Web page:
It’s been more than a week since President of Ukraine Viktor Yanukovych refused to sign the Association Agreement with the European Union. Since then protests have started under the common theme #Euromaidan. Twitter and Facebook boosted with information, bloggers started sharing stories and OpEds – everything but actual analysis of what really happens in Ukraine.
The way the current situation is presented – basing on Twitter, Facebook and blogs, but also news circulating over the Internet – might suggest that the society of Ukraine is unified against the rulers, that everyone wants to associate with the EU and that there is a revolution ongoing which will either end up in bloodshed or a coup. Or probably both.
Any questions to protesters of Euromaidan – what’s next, if they are willing to negotiate with their president or if they are afraid of imposing martial law in case the emotions get too heated – so far remain unanswered.
“…do Euromaidan protesters really want to clash with the government?”
There is no actual real picture of events. The society is divided. Not everyone supports the EU. Rough estimates say that from 30-40% of people do not support Euromaidan at all.
But that’s not the point. The point is that there is simply no way to draw a clear picture of events from this chaos unless someone sits down, takes a long breath and calms down…
I understand that emotions are heated. But escalating the news about “Revolution ongoing” is not helping anyone since most of the protests are peaceful, even today.
— Maxim Eristavi (@MaximEristavi) December 3, 2013
Trying to convince the world that there is any black and white picture of the situation in Ukraine is not helping anyone as well.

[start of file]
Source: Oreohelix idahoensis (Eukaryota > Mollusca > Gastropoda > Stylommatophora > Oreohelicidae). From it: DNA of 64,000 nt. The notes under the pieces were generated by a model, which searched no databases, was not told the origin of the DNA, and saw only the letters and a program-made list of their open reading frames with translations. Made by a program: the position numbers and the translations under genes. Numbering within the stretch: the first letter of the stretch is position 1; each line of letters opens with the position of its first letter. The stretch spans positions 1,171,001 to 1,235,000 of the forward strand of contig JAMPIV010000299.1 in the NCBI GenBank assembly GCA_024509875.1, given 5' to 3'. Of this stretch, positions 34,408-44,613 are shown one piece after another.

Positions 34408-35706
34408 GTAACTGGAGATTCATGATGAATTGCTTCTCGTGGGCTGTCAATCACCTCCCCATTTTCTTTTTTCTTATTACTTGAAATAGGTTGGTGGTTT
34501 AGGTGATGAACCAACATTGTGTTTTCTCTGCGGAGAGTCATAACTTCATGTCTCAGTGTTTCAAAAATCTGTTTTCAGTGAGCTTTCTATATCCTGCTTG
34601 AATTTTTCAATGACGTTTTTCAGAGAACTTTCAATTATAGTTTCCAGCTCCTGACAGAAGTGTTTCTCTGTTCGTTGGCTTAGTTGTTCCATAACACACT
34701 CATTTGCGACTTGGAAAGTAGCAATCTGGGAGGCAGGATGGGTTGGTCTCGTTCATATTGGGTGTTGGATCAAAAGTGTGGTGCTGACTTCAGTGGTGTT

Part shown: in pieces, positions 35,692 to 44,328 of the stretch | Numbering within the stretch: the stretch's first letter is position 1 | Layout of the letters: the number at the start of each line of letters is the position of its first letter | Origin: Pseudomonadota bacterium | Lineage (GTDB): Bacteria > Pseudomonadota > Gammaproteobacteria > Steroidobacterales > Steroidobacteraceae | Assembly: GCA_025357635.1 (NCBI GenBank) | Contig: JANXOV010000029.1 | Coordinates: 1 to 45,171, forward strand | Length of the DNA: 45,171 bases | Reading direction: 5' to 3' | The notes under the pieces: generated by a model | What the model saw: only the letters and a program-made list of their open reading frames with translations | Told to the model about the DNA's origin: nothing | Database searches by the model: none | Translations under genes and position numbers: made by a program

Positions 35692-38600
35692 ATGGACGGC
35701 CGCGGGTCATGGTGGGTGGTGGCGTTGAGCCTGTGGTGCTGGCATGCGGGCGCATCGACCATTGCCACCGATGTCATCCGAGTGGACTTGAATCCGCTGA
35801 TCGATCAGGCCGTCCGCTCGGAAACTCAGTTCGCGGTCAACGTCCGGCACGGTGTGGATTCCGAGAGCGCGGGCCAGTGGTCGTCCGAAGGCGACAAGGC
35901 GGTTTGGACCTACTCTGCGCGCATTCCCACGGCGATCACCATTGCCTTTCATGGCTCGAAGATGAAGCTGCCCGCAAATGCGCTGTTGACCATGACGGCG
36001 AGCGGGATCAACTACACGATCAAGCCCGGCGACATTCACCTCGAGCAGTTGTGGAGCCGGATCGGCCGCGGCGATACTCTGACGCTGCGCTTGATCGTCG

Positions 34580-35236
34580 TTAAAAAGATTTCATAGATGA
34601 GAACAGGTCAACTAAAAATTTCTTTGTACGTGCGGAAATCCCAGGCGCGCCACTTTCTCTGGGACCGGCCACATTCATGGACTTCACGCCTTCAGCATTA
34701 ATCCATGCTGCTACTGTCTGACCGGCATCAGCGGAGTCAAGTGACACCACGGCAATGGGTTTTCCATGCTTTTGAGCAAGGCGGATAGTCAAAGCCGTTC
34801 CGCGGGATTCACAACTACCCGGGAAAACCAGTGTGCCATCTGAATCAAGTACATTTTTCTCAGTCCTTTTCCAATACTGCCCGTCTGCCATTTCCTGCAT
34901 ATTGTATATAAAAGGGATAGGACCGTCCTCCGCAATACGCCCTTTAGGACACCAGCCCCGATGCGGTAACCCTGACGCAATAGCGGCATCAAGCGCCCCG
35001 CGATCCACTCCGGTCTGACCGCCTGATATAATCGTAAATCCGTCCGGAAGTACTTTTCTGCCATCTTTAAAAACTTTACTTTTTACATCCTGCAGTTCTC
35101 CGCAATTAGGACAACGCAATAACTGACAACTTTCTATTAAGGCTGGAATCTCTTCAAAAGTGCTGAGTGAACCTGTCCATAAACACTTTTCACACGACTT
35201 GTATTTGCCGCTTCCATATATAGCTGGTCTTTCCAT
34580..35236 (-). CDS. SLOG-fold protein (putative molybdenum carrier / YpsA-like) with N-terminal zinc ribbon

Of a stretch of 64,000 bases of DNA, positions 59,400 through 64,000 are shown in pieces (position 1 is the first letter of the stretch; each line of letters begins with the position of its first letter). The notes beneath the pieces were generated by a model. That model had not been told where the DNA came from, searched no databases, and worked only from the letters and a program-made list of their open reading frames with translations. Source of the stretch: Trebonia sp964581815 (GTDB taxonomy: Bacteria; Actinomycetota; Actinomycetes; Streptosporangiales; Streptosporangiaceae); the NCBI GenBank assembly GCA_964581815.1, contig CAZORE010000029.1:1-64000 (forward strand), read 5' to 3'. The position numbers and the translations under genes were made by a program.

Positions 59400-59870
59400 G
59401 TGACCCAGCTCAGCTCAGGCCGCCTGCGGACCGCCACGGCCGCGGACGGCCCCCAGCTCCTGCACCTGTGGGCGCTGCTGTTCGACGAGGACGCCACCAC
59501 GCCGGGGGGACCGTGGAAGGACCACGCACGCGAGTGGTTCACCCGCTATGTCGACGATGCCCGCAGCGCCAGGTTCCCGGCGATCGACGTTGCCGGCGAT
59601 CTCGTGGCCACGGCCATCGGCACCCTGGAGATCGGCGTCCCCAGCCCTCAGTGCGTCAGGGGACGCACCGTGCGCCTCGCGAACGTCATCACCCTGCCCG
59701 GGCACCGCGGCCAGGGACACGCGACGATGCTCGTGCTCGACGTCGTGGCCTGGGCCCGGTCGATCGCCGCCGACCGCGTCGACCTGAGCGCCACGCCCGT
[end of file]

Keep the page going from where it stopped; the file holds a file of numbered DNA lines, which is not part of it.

Lastly, do Euromaidan protesters really want to clash with the government? Do they really want to heat up the situation and risk clashing not with Berkut but with the army?
“So how about sit and talk?”
Yanukovych is a very bad president for sure. But these are not societies but governments who sign agreements. I hope the EU sends the signal that there is a new deal offer for Ukraine. Gaining Ukrainian participation in the Western community, and probably love of their society, is worth it.
For now, It’s not the time for a coup or a revolution, barricades, etc., but talks. A roundtable if needed. For this, however, we need to cool down, on both sides.
I might be wrong. But I do sincerely doubt Yanukovych wants to be another Lukashenko. If there was no martial law by now, there won’t be in the near future.
So how about sit and talk?
Rallies are OK. I have co-organized a pro-Euromaidan demonstration in Warsaw. Yet right now, in my modest opinion, the ball is elsewhere. It’s in Brussels’ court.